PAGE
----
Obese More Likely to Be Kept in the Hospital After Stroke

Study suggests they suffer more from these attacks than leaner patients

TUESDAY, March 13, 2007 (HealthDay News) -- Obese people are much less likely than lean patients to be discharged directly home from a hospital after being treated for ischemic stroke (reduced or blocked blood flow to the brain), a U.S. study finds.

Instead, obese patients were more likely to first be transferred to inpatient rehabilitation care, general medicine service, or skilled nursing facility.

"This study suggests that hospitalized obese individuals may have poorer discharge clinical outcomes than their leaner counterparts," says a team from the University of California, Los Angeles, Medical Center.

The study included 451 ischemic stroke patients, average age 65, treated between 2003 and 2006. The patients were divided into four categories based on their body mass index (BMI): BMI of 35 or greater -- class II obesity; BMI of 30 to 34 -- class I obesity; BMI of 25 to 29 -- overweight; BMI of less than 25 -- lean.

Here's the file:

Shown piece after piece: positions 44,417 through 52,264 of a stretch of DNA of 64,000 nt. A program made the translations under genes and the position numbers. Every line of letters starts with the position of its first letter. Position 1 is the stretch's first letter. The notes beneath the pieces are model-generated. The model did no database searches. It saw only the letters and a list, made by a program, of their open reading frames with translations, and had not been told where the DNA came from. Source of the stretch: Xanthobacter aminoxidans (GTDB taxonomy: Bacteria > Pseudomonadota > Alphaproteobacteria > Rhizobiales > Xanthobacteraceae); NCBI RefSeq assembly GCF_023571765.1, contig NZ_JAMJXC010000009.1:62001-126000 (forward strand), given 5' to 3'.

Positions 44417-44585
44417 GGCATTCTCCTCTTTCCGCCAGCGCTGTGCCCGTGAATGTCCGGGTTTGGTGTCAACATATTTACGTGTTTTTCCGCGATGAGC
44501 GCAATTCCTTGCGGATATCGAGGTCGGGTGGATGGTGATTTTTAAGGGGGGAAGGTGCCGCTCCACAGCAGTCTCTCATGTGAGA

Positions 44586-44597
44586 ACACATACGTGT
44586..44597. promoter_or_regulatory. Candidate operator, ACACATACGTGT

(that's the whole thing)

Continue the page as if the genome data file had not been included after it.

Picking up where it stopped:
Class II obesity patients were much less likely to be discharged directly home than lean patients (26 percent vs. 45 percent). The study also found that class II and class I obesity patients showed a statistically nonsignificant trend toward extended length of hospital stay than lean patients (6.3 days vs. 5.2 days).

The study found no differences in in-hospital death rates (18 of the 451 patients died) or in functional activity outcome among the different BMI categories.

Further research needs to be done to confirm the results and to identify the reasons for this difference between obese and lean patients, the researchers wrote in the March issue of the Archives of Neurology.

More information

The U.S. National Institute of Neurological Disorders and Stroke has more about stroke rehabilitation.

Robert Preidt

Robert Preidt

Updated on March 13, 2007

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